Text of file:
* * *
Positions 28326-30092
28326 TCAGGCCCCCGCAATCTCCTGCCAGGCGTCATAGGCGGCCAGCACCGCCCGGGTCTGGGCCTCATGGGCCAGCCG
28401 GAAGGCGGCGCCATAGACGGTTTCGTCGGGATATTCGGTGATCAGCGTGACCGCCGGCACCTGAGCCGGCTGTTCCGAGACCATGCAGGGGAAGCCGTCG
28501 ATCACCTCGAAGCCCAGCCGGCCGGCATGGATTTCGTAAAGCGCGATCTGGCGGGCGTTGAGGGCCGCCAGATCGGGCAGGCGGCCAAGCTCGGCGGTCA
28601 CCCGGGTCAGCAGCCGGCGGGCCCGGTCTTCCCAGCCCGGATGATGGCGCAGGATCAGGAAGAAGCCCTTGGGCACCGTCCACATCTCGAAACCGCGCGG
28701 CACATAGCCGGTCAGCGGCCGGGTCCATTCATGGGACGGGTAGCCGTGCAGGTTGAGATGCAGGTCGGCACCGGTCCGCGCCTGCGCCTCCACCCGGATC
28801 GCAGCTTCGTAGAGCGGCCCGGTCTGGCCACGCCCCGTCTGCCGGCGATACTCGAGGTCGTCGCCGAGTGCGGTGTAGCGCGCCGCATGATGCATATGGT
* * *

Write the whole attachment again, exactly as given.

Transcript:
Positions 28326-30092
28326 TCAGGCCCCCGCAATCTCCTGCCAGGCGTCATAGGCGGCCAGCACCGCCCGGGTCTGGGCCTCATGGGCCAGCCG
28401 GAAGGCGGCGCCATAGACGGTTTCGTCGGGATATTCGGTGATCAGCGTGACCGCCGGCACCTGAGCCGGCTGTTCCGAGACCATGCAGGGGAAGCCGTCG
28501 ATCACCTCGAAGCCCAGCCGGCCGGCATGGATTTCGTAAAGCGCGATCTGGCGGGCGTTGAGGGCCGCCAGATCGGGCAGGCGGCCAAGCTCGGCGGTCA
28601 CCCGGGTCAGCAGCCGGCGGGCCCGGTCTTCCCAGCCCGGATGATGGCGCAGGATCAGGAAGAAGCCCTTGGGCACCGTCCACATCTCGAAACCGCGCGG
28701 CACATAGCCGGTCAGCGGCCGGGTCCATTCATGGGACGGGTAGCCGTGCAGGTTGAGATGCAGGTCGGCACCGGTCCGCGCCTGCGCCTCCACCCGGATC
28801 GCAGCTTCGTAGAGCGGCCCGGTCTGGCCACGCCCCGTCTGCCGGCGATACTCGAGGTCGTCGCCGAGTGCGGTGTAGCGCGCCGCATGATGCATATGGT